Stage IVA - The cancer has spread around the heart and the lungs.
Stage IVB – The cancer has spread to the lymph system or the blood.
The standard treatment for early-stage thymoma is surgery. The conventional technique requires an incision that splits the breastbone. This allows the surgeon to access the anterior chest cavity. The surgeon will then remove the tumour and the tissue surrounding it.
Patients with small, early-stage tumours may also qualify for a less invasive type of treatment that uses small incisions and a laparoscope. This procedure minimises the many risks and complications of surgery. It is also associated with faster recovery time.
Advanced-stage thymoma is also treated with surgery. The goal is to remove as much of the tumour as possible. This can provide symptoms relief, but it does not cure the disease. Surgery is followed by radiotherapy. This treatment uses high-energy x-rays or other particles to kill remaining cancer cells in the body. It can be used alone. It can also be combined with chemotherapy. This treatment uses drugs designed to destroy cancer cells. They work by preventing cancer cells from growing and dividing. These drugs can be injected directly into a vein. They can also be taken orally.
Another treatment is called targeted therapy. It works by targeting the cancer’s specific proteins, genes, or tissue environment. It can prevent the growth and spread of cancer cells while preventing damage to healthy cells.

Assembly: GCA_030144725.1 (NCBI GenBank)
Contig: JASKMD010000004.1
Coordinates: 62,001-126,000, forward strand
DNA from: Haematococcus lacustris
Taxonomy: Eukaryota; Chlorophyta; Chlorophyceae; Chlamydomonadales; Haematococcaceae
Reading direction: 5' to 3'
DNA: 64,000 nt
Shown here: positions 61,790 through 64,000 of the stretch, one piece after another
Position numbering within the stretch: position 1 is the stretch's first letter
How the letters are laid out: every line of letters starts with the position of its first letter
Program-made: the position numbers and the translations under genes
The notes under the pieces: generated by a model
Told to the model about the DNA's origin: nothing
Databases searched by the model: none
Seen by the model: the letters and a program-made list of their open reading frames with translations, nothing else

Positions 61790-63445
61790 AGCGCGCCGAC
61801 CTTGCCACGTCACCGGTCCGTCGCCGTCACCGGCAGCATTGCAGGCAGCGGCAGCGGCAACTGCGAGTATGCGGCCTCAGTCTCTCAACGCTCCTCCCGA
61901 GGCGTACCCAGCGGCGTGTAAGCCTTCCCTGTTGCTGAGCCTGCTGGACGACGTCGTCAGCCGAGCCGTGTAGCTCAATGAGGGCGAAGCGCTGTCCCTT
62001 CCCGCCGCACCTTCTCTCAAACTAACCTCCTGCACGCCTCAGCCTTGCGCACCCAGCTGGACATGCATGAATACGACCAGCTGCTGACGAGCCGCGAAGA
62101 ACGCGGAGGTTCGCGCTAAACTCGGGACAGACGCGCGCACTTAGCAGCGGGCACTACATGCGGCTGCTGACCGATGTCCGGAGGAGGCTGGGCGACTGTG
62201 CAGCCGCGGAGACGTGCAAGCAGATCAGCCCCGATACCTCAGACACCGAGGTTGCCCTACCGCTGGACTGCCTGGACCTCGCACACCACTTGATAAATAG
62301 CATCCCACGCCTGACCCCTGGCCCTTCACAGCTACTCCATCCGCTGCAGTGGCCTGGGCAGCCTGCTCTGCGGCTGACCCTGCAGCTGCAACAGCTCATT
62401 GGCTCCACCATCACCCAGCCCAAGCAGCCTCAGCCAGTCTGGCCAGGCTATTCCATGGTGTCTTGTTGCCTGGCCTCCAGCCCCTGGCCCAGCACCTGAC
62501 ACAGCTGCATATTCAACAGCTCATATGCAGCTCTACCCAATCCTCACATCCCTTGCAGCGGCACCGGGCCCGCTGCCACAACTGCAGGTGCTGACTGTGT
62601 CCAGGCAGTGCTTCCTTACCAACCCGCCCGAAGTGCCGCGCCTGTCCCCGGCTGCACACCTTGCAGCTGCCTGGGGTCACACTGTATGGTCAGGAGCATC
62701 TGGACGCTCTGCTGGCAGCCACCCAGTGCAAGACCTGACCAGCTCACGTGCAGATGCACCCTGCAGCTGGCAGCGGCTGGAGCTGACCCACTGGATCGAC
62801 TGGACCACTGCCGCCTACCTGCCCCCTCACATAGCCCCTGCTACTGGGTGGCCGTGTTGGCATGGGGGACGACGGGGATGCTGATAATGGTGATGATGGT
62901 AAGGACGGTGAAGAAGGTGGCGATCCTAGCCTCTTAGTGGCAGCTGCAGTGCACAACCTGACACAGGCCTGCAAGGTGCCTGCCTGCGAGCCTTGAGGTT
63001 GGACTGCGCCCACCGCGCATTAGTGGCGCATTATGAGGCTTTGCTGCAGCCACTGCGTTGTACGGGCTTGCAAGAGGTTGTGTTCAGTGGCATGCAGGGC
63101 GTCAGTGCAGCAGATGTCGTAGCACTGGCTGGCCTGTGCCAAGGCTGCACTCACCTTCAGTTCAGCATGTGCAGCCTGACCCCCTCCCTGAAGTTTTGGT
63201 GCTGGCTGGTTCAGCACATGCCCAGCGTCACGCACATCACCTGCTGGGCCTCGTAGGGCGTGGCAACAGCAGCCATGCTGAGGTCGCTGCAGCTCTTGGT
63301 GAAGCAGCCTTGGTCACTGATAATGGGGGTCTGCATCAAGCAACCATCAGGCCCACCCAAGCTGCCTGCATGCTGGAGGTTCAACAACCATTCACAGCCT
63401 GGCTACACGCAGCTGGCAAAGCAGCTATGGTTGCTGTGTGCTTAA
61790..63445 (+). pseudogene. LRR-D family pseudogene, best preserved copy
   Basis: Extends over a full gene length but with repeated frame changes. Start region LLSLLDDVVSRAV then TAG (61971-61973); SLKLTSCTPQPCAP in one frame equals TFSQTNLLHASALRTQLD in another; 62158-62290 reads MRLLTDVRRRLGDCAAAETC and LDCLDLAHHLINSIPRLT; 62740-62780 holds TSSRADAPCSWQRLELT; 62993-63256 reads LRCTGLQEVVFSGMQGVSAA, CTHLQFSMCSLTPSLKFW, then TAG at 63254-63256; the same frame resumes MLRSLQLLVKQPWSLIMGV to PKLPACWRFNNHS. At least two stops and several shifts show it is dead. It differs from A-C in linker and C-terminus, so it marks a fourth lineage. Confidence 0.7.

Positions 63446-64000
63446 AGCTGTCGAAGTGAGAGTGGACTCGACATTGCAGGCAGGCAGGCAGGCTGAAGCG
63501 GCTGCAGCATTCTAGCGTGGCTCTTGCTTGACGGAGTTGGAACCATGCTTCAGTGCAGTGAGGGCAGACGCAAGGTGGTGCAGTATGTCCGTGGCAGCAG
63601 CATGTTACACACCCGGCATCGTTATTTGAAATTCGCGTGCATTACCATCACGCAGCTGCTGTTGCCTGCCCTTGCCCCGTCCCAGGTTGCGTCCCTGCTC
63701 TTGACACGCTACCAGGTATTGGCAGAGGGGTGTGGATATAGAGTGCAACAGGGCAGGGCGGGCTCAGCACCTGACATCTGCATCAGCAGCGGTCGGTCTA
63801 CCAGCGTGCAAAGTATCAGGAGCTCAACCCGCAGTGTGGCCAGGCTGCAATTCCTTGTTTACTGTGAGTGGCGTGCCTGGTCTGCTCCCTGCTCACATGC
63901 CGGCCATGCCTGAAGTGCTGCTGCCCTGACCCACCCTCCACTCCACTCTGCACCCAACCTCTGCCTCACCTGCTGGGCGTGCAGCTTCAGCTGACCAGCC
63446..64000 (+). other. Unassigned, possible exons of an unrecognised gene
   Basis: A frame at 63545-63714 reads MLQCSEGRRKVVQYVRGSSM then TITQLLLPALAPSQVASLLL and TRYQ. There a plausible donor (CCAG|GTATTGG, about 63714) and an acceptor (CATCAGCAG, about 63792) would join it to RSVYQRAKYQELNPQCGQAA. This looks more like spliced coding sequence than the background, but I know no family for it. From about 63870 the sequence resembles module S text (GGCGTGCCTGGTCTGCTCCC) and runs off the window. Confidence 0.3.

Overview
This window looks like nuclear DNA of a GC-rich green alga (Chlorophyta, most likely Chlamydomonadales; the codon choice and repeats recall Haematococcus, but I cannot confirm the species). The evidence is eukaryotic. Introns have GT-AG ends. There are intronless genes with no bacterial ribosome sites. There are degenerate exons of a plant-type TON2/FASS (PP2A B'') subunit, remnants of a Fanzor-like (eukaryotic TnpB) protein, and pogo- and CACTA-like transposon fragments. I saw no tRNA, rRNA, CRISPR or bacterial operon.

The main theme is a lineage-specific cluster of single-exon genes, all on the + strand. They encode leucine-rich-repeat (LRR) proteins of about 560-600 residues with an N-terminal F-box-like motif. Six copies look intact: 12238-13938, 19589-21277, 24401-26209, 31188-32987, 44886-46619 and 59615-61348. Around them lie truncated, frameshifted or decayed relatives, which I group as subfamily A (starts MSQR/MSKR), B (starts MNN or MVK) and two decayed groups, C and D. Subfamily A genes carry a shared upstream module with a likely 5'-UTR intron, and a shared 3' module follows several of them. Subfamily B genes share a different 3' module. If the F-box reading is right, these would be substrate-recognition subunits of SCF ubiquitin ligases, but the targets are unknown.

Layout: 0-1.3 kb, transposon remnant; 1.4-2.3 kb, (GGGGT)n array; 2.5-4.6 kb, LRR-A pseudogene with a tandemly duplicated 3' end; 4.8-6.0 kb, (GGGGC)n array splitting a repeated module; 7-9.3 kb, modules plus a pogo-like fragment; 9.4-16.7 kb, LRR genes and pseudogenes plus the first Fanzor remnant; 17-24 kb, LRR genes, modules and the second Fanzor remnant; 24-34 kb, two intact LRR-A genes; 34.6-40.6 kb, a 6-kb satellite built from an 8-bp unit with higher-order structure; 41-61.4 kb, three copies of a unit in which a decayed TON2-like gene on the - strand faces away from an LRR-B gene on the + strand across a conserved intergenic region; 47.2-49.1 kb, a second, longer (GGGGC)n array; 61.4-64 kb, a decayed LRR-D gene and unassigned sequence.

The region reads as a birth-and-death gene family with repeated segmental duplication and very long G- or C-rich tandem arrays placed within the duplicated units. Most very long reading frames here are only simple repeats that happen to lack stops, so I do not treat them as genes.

Each treatment method carries risks and complications. For example, surgery that removes the tumour puts the patient at risk of severe bleeding and infection. Chemotherapy, on the other hand, can cause nausea, vomiting, and hair loss. Meanwhile, the side effects of radiation therapy are fatigue, loose bowel movements, and difficulty swallowing.
These risks are carefully explained to the patient before any treatment is initiated. However, they are assured that treatments are only considered if their benefits far outweigh their risks.
Patients undergoing chemotherapy or radiotherapy are carefully monitored. They undergo imaging tests to see how their body responds to treatment. Doctors may need to make adjustments from time to time to achieve better treatment outcomes.
No cancer treatment can provide a guarantee against recurrences. It is possible for patients to develop cancer again after treatment. The cancer may develop at the original site or in other parts of the body. Thus, patients are scheduled for regular follow-ups to ensure that there are no new tumours growing inside their body. If there are, it is the doctors’ hope to catch them during the early stages so they can be easily and promptly treated.
Van Geffen WH, Sietsma J, Roelofs PM, Hiltermann TJ. A malignant retroperitoneal mass–a rare presentation of recurrent thymoma. BMJ Case Rep. 2011 Dec 1;2011. pii: bcr0920114737
Mitchell, Richard Sheppard; Kumar, Vinay; Robbins, Stanley L.; Abbas, Abul K.; Fausto, Nelson (2007). Robbins basic pathology. Saunders/Elsevier.